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Publication numberUS6308122 B1
Publication typeGrant
Application numberUS 09/557,209
Publication dateOct 23, 2001
Filing dateApr 25, 2000
Priority dateMay 11, 1999
Fee statusPaid
Also published asDE60021952D1, DE60021952T2, DE60036423D1, DE60036423T2, EP1052161A2, EP1052161A3, EP1052161B1, EP1544079A2, EP1544079A3, EP1544079B1
Publication number09557209, 557209, US 6308122 B1, US 6308122B1, US-B1-6308122, US6308122 B1, US6308122B1
InventorsKatsutoshi Nishizaki, Takanobu Takamatsu, Masaya Segawa
Original AssigneeKoyo Seiko Co., Ltd, Sumitomo Electric Industries, Ltd.
Export CitationBiBTeX, EndNote, RefMan
External Links: USPTO, USPTO Assignment, Espacenet
Steering system for motor vehicle
US 6308122 B1
Abstract
Motor vehicle steering system for driving a steering mechanism on the basis of an operation angle of an operation mechanism. The system includes: a behavioral variable computation section for performing computation on a behavioral variable indicative of a behavior of a motor vehicle; and a steering angle controlling section for sequentially updating a relationship between a steering angle of vehicle wheels and the operation angle of the operation mechanism on the basis of a value of the behavioral variable computed by the behavioral variable computation section and a preset target value of the behavioral variable and controlling the steering mechanism on the basis of the updated relationship. The behavioral variable may be a steady-state gain which is a steady-state ratio of the steering angle of the vehicle wheels to the operation angle of the operation mechanism. The behavioral variable may be a time constant indicative of a responsiveness of a change in the steering angle of the vehicle wheels to a change in the operation angle of the operation mechanism.
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Claims(16)
What is claimed is:
1. A motor vehicle steering system for driving a steering mechanism on the basis of an operation angle of an operation mechanism, the motor vehicle steering system comprising:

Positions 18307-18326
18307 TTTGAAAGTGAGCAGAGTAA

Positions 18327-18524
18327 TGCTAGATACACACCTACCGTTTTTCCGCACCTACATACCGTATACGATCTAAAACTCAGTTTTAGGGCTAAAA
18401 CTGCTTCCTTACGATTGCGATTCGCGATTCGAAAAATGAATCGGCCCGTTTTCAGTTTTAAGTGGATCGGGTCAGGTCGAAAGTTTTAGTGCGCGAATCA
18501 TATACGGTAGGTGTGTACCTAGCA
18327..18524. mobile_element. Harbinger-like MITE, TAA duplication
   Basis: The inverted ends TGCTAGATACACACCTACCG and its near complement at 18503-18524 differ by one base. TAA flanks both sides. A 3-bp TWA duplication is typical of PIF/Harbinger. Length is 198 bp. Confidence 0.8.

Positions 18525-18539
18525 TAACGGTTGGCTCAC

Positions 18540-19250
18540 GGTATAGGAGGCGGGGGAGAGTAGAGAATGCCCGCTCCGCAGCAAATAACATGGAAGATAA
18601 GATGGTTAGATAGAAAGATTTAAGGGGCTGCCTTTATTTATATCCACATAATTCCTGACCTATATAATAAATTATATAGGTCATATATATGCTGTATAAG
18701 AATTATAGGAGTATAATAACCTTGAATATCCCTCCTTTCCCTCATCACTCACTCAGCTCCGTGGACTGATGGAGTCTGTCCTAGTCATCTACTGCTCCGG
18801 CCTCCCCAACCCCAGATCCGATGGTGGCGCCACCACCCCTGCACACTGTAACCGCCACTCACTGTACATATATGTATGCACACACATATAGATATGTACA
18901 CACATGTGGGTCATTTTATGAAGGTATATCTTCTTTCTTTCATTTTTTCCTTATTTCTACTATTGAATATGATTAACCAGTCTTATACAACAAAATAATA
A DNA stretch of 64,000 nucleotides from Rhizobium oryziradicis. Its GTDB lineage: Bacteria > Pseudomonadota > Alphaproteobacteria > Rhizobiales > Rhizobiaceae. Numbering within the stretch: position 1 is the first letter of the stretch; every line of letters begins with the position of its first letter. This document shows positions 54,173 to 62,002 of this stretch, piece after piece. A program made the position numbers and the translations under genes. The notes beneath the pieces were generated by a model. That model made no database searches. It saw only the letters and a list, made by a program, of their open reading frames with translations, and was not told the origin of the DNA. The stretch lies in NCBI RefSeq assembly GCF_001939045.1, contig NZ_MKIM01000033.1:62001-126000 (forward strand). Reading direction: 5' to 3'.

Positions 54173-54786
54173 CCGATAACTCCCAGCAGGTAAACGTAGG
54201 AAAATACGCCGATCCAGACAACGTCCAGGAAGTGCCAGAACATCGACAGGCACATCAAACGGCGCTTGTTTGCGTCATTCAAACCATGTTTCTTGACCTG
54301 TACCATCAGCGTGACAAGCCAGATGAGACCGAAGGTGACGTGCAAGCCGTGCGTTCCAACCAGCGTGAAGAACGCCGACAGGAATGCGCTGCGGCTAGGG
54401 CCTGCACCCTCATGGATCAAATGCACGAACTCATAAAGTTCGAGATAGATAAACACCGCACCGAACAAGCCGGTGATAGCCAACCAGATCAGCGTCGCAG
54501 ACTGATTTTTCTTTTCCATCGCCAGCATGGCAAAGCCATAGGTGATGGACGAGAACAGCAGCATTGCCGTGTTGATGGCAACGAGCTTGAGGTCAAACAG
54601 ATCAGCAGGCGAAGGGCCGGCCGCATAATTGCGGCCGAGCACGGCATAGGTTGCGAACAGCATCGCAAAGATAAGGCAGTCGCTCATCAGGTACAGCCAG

a behavioral variable computation section for performing computation on a predetermined behavioral variable indicative of a behavior of a motor vehicle; and
a steering angle controlling section for sequentially updating a relationship between a steering angle of vehicle wheels and the operation angle of the operation mechanism on the basis of a value of the behavioral variable computed by the behavioral variable computation section and a preset target value of the behavioral variable, and controlling the steering mechanism on the basis of the updated relationship.
2. A motor vehicle steering system as set forth in claim 1, wherein the behavioral variable computation section determines a steady-state gain which is a steady-state ratio of the steering angle of the vehicle wheels to the operation angle of the operation mechanism.
3. A motor vehicle steering system as set forth in claim 1, wherein the behavioral variable computation section determines a time constant indicative of a responsiveness of a change in the steering angle of the vehicle wheels to a change in the operation angle of the operation mechanism.
4. A motor vehicle steering system as set forth in claim 1, wherein the steering angle controlling section updates the relationship between the steering angle of the vehicle wheels and the operation angle of the operation mechanism to minimize a difference between the value of the behavioral variable indicative of an actual behavior of the motor vehicle and the target value of the behavioral variable.
5. A motor vehicle steering system as set forth in claim 1, wherein the steering angle controlling section determines a target steering angle δf* of the vehicle wheels on the basis of the operation angle δh, a proportional parameter Kp, a differential parameter Kd, and the Laplace operator s from the following equation:
δf*∝(K p +K d sh,
and variably sets at least one of the proportional parameter Kp and the differential parameter Kd on the basis of a differential between the value of the behavioral variable and the preset target value of the behavioral variable.
6. A motor vehicle steering system as set forth in claim 5,
wherein the behavioral variable computation section determines a steady-state gain which is a steady-state ratio of the steering angle of the vehicle wheels to the operation angle of the operation mechanism,
wherein the steering angle controlling section variably sets the proportional parameter Kp on the basis of a differential between the steady-state gain determined by the behavioral variable computation section and a target steady-state gain.
7. A motor vehicle steering system as set forth in claim 5,
wherein the behavioral variable computation section determines a time constant indicative of a responsiveness of a change in the steering angle of the vehicle wheels to a change in the operation angle of the operation mechanism,
wherein the steering angle controlling section variably sets the differential parameter Kd on the basis of a differential between the time constant determined by the behavioral variable computation section and a target time constant.
8. A motor vehicle steering system for driving a steering mechanism on the basis of an operation angle of an operation mechanism, the motor vehicle steering system comprising:
a steering correction amount detecting section for detecting a correction amount of a steering operation at cornering; and